Spain's Europe minister has said Madrid won't take Germany to court over the mistaken E. coli-related warning against Spanish cucumbers. But the Berlin government will help restore the reputation of Spanish produce.
Tests continue, but the source may never be found
A visiting Spanish minister said in Berlin on Thursday that Germany would help restore the reputation of Spanish vegetables after a mistaken E. coli health warning shook consumer faith and pushed down prices last week.
The Spanish government, however, is not planning to seek financial compensation from Germany or the northern state of Lower Saxony, which issued the warning.
"The German government has agreed to make an effort to improve the image of Spanish produce in Germany," Spain's Europe Minister Diego Lopez Garrido told reporters at a press conference in Berlin, after talks with his Germany's Deputy Foreign Minister Werner Hoyer. "Twenty-five percent of our vegetable exports are to Germany, it is our most important export market. Therefore it is also the duty of the German government to assist us with promotion."
Garrido described the false cucumber alarm as "unfortunate," saying mistakes had been made, but he also said it was time to look ahead, seek the source of the outbreak and work on compensating European farmers who have suffered.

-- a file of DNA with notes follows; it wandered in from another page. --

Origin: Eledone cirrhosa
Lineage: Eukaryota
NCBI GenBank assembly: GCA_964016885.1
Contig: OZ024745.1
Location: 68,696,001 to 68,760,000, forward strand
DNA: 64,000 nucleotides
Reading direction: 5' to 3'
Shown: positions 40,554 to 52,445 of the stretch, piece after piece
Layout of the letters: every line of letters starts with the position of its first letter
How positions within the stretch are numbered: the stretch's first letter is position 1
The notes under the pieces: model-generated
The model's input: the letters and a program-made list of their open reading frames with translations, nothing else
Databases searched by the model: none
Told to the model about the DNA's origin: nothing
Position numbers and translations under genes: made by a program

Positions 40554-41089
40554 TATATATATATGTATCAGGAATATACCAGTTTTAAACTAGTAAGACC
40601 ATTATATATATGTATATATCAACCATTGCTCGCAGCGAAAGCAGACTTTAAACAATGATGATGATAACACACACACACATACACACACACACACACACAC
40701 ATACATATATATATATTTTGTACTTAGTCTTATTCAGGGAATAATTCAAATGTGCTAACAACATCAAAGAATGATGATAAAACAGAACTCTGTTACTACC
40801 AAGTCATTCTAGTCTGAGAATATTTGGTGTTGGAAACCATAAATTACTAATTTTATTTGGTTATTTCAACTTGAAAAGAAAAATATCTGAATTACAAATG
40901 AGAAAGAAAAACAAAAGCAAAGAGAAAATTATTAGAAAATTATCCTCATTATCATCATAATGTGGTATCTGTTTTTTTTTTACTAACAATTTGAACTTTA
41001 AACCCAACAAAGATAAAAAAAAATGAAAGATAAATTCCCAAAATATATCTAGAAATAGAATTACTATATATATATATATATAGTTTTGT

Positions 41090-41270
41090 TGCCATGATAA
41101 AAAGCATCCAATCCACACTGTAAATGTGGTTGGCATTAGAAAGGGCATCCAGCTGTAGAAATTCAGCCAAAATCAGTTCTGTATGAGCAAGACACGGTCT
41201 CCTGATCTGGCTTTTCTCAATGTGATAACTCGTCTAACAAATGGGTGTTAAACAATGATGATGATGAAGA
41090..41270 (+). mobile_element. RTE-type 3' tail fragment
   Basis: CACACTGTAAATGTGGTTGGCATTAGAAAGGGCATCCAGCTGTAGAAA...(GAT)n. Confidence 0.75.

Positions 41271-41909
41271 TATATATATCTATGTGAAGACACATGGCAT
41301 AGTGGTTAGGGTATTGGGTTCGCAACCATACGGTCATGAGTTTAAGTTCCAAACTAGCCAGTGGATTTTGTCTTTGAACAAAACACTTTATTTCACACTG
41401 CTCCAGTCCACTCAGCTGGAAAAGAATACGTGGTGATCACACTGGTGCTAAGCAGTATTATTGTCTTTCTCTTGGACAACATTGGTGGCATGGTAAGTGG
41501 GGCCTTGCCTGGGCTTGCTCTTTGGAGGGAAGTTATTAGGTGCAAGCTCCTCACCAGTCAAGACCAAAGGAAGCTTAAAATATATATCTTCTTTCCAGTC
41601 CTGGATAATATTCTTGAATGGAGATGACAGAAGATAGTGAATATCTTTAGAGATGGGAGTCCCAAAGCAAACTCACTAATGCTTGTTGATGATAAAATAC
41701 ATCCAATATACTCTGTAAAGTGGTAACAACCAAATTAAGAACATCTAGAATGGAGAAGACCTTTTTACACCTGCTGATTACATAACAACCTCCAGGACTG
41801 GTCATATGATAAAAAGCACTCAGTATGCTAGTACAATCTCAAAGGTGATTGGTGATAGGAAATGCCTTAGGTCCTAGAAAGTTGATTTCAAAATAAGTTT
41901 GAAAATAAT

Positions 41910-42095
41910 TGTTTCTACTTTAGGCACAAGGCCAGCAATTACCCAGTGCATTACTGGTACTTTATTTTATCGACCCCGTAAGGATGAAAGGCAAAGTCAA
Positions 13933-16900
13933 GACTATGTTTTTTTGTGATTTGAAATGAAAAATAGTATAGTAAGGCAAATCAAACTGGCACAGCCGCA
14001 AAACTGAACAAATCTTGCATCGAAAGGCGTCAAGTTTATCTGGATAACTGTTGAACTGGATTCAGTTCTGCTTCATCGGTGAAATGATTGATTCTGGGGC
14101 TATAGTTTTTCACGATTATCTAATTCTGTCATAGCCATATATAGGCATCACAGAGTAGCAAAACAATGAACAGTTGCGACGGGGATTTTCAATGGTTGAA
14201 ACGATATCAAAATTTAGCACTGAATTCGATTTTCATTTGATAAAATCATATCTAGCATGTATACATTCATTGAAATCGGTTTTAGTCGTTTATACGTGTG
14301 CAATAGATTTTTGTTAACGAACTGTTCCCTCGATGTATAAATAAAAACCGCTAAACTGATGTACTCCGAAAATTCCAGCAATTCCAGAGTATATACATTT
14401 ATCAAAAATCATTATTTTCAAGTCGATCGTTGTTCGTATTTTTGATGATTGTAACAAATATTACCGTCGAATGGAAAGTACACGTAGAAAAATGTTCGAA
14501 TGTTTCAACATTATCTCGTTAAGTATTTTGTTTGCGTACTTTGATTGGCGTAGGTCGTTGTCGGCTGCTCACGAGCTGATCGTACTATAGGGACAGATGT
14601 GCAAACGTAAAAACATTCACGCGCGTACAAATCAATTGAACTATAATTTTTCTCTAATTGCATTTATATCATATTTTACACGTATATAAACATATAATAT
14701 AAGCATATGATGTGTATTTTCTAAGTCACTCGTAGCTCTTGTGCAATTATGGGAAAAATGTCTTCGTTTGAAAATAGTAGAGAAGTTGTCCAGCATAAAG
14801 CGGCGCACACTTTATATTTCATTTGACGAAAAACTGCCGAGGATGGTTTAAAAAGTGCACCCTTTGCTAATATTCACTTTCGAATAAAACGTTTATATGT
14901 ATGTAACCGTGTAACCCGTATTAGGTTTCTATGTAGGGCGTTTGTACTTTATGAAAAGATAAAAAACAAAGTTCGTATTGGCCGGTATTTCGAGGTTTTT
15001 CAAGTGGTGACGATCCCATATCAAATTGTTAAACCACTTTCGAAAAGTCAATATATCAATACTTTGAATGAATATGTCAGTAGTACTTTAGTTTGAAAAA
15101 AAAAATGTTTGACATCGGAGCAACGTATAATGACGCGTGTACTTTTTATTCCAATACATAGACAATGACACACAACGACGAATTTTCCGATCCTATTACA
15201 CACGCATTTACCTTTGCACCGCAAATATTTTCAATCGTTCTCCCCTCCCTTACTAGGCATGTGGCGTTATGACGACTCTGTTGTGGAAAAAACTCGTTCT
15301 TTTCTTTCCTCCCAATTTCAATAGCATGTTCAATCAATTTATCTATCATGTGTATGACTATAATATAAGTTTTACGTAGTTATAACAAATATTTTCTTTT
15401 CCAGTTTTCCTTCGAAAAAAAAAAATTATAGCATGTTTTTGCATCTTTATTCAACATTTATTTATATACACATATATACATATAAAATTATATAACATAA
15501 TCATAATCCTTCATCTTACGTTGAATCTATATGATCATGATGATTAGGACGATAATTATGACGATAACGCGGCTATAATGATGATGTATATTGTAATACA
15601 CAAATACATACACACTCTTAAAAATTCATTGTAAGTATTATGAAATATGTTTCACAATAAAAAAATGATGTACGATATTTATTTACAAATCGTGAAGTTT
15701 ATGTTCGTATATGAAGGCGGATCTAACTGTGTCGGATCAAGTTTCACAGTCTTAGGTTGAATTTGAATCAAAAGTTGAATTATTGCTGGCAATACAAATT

Later Thursday, the E. coli outbreak and Moscow's ban on European Union fruit and vegetable imports is likely to dominate the agenda at the EU-Russia summit in Nizhny Novgorod.
Cucumbers are back in the news, but it's probably another red herring
German authorities, now with European assistance, are still hunting for the source of the E. coli outbreak.
The death toll rose to 30 on Thursday, although the number of reported infections began to decrease. More than 2,800 people are currently affected - almost all of them in northern Germany.
Fresh food finding
For the first time on Wednesday, the correct strain of E. coli bacteria was identified on foodstuffs in Germany. However, the infected cucumbers were found in a garbage can in the state of Saxony-Anhalt at a home where three people had contracted the illness; authorities said they might have transferred the bacteria to the food, not vice-versa.
"We don't know and we probably won't ever be able to prove how the bacteria got there," said Holger Paech, state health spokesman.
Until this development, authorities had not yet found the correct strain of the E. coli bacteria on produce. The discovery of the wrong type of E. coli on cucumbers imported from Spain led to the ultimately erroneous warning about Spanish cucumbers being issued by the state government in Lower Saxony, the northern German epicenter of the outbreak.
Mystery source may never be known
Germany's agriculture and consumer affairs minister, Ilse Aigner, said in parliament Wednesday that investigations into suspect bean sprouts from an organic market farm in Lower Saxony were continuing, despite test results coming up negative thus far.
Aigner also told her colleagues in Berlin that "in 78 to 80 percent of such cases a contaminant is never found" because of the time lapse between contamination and the outbreak of the disease.
The European Union plans to introduce a 210-million-euro ($306.2-million) fund to compensate European fruit and vegetable producers, and EU governments will be asked to give the green light for funding at a meeting in Brussels on Tuesday.
Author: Mark Hallam, Charlotte Chelsom-Pill (AFP, dapd, dpa, Reuters)
Editor: Martin Kuebler